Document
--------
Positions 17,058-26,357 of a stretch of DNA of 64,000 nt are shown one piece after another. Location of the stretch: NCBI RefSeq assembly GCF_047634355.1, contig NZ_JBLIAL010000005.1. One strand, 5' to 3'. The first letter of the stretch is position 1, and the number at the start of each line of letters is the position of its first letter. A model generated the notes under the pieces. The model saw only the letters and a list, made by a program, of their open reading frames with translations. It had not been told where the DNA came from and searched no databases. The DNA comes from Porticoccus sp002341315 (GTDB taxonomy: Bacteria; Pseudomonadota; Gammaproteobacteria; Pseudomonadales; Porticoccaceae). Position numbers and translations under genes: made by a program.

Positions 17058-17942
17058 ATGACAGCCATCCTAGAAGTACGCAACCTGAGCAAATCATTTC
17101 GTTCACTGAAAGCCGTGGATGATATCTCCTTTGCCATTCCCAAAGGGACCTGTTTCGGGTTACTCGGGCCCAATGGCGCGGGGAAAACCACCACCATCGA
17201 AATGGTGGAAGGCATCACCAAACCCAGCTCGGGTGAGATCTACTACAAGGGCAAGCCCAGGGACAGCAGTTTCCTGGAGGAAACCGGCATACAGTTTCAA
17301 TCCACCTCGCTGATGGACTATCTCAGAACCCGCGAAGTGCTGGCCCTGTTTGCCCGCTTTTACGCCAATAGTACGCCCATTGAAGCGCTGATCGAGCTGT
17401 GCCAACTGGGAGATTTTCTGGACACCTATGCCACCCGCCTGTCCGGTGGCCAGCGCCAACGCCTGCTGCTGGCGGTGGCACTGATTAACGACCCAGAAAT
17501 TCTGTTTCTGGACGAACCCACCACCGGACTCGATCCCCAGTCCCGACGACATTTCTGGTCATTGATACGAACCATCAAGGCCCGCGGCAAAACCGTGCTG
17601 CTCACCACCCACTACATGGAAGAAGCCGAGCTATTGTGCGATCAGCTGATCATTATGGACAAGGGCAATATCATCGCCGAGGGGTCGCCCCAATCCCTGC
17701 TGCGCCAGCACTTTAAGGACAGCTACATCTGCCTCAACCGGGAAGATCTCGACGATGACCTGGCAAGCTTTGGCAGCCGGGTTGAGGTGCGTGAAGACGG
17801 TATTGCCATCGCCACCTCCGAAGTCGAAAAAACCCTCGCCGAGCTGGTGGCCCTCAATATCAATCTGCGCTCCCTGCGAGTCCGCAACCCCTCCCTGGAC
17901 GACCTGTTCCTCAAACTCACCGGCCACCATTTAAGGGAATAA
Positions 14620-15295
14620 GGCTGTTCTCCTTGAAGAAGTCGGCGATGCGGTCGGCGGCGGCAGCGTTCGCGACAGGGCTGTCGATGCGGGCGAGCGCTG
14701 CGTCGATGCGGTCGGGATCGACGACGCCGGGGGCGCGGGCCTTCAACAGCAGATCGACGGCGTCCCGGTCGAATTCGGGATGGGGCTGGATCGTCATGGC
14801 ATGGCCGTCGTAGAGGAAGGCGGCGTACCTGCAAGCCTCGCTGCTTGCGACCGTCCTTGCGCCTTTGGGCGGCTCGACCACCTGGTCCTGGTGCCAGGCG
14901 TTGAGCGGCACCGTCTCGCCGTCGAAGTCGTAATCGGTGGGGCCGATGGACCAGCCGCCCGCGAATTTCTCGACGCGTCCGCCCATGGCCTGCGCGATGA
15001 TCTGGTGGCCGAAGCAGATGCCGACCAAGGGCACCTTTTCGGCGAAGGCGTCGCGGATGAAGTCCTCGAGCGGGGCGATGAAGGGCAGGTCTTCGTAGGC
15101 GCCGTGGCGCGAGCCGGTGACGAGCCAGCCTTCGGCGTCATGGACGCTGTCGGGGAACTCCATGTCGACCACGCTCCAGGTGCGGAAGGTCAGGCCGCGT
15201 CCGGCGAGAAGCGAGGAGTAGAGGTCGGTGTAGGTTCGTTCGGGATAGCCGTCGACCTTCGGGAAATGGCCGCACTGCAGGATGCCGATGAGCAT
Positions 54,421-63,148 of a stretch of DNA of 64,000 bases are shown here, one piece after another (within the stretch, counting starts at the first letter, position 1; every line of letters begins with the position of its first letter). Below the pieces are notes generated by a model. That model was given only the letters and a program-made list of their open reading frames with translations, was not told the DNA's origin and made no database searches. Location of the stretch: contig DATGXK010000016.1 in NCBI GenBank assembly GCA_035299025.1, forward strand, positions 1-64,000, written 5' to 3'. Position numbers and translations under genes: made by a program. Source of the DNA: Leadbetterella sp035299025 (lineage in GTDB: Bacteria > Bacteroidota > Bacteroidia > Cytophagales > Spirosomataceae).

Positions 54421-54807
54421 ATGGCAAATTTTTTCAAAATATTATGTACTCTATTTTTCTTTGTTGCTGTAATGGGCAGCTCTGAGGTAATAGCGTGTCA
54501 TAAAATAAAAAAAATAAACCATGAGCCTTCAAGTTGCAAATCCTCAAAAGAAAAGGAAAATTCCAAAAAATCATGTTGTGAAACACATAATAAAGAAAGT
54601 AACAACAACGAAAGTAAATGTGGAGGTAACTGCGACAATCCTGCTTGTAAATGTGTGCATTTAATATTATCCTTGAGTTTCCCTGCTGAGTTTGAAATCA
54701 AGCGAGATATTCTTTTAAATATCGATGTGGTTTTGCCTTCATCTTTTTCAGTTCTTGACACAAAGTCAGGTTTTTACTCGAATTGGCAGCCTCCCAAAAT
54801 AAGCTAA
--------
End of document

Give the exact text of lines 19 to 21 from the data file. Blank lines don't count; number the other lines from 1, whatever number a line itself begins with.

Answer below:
15101 GCCGTGGCGCGAGCCGGTGACGAGCCAGCCTTCGGCGTCATGGACGCTGTCGGGGAACTCCATGTCGACCACGCTCCAGGTGCGGAAGGTCAGGCCGCGT
15201 CCGGCGAGAAGCGAGGAGTAGAGGTCGGTGTAGGTTCGTTCGGGATAGCCGTCGACCTTCGGGAAATGGCCGCACTGCAGGATGCCGATGAGCAT
Positions 54,421-63,148 of a stretch of DNA of 64,000 bases are shown here, one piece after another (within the stretch, counting starts at the first letter, position 1; every line of letters begins with the position of its first letter). Below the pieces are notes generated by a model. That model was given only the letters and a program-made list of their open reading frames with translations, was not told the DNA's origin and made no database searches. Location of the stretch: contig DATGXK010000016.1 in NCBI GenBank assembly GCA_035299025.1, forward strand, positions 1-64,000, written 5' to 3'. Position numbers and translations under genes: made by a program. Source of the DNA: Leadbetterella sp035299025 (lineage in GTDB: Bacteria > Bacteroidota > Bacteroidia > Cytophagales > Spirosomataceae).